1st Boyne Rally Photos
Article from the Meath Chronicle
The Boyne Navigation
One of Irelandís best known rivers, the Boyne has played an important part in the countryís culture and history. Site of the earliest habitation by man in Ireland, location of the great burial mounds of Newgrange, Knowth and Dowth and scene of a decisive battle in 1690 along with itís reputation as the great Irish salmon river have established the Boyne as unique in Irelandís history.
Although over 60 miles in length only the final 20 miles from Navan to the tidal estuary at Drogheda formed part of the navigation.
The earliest man-made canal in Ireland, the Newry Canal was completed in the 1740ís and interest moved next to the Boyne with the first survey by Steers but work did not commence until 1748 and the navigation did not reach Slane (9 miles) until 1766. It did not reach Navan until 1800 while further plans to extend to Trim were never implemented. Conflicting interests of mill owners, fishermen and landowners ensured that the navigation was never successful and in the 1920ís it was finally abandoned as a navigation.
As a result of works carried out by the local authority (Meath County Council) access to walkers is now available at 3 points along the former navigation. Towpaths are accessible at Drogheda, Slane and Navan and are being used by local residents and visitors.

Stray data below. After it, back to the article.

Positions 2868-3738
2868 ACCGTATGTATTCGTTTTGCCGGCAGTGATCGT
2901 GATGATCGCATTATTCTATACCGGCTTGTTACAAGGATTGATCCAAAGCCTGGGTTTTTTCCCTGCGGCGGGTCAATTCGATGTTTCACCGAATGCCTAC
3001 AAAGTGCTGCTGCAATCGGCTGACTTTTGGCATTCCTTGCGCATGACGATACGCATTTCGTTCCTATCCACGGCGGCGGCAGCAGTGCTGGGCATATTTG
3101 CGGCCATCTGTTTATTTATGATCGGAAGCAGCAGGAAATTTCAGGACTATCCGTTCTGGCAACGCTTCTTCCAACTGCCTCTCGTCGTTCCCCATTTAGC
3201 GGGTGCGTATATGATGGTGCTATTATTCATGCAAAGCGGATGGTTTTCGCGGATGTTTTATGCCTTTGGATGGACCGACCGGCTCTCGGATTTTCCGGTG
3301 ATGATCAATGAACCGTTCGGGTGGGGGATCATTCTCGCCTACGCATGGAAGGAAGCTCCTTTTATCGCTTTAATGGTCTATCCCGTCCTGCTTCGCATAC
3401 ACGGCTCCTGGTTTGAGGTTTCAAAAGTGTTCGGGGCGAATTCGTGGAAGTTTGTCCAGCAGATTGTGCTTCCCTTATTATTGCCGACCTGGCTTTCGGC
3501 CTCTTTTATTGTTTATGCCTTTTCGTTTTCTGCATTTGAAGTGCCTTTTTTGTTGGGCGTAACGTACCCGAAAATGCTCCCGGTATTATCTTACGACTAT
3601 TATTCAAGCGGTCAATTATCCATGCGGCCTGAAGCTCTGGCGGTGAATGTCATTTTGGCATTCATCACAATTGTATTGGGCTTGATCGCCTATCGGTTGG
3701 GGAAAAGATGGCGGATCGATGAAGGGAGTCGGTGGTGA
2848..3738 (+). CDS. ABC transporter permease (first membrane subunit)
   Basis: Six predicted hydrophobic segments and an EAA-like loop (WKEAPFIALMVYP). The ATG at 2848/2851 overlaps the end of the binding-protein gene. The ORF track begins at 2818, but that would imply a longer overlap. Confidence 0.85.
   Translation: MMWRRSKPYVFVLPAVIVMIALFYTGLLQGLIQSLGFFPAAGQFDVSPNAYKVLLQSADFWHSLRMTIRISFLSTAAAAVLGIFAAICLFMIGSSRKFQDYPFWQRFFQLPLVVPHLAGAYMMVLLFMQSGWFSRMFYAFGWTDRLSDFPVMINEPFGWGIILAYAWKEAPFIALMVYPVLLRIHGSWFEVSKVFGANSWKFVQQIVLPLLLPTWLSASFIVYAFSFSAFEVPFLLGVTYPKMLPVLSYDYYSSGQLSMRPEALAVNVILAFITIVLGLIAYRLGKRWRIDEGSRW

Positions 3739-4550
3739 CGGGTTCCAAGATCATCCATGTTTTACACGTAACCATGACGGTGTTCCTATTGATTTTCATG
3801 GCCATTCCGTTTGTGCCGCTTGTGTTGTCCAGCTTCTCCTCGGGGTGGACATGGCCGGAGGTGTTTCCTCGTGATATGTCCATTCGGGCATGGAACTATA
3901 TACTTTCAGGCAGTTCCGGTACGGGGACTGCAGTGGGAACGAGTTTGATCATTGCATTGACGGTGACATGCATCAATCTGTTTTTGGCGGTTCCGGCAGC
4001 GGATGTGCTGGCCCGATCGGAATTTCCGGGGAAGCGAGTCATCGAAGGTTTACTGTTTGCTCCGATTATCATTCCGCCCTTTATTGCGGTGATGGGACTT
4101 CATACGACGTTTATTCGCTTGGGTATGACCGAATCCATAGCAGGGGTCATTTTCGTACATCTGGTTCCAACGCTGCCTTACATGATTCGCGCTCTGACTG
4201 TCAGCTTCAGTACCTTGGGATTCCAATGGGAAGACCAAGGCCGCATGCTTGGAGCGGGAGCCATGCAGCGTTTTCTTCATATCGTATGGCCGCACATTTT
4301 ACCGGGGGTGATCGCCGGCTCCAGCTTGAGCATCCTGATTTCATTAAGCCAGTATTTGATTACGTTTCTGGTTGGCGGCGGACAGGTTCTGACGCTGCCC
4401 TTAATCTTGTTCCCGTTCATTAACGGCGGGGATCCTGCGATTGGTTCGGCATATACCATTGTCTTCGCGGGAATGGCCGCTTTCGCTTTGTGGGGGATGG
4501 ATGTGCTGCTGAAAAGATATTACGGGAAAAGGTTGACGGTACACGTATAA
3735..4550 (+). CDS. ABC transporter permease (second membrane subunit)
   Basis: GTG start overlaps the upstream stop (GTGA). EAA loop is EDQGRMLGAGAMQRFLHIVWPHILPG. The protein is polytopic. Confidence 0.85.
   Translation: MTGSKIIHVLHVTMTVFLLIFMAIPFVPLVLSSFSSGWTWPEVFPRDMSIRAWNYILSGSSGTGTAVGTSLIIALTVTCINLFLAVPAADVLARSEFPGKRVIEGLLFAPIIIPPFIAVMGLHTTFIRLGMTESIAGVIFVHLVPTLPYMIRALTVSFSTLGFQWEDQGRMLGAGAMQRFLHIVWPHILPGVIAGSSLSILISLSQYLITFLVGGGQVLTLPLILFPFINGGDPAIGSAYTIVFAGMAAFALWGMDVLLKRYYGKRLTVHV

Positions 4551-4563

The Ramparts Car park (past Spicers Bakery) follow signs for Boyne Way. Path goes 3 miles to Stackallen Bridge.
Wide gravel pathway ,suitable for disabled and childrenís buggies.
Slane Bridge to Rosnaree Lock ( 1 mile)
From Oldbridge sea lock follow signs for Boyne Way (2 miles)
How you can become involved?
Studies have shown that small sections of the former navigation can be brought back into water with minimal cost and effort. These sections would provide benefits for canoeing, dingy use and fishing opportunities.
Contact us if you want to be involved!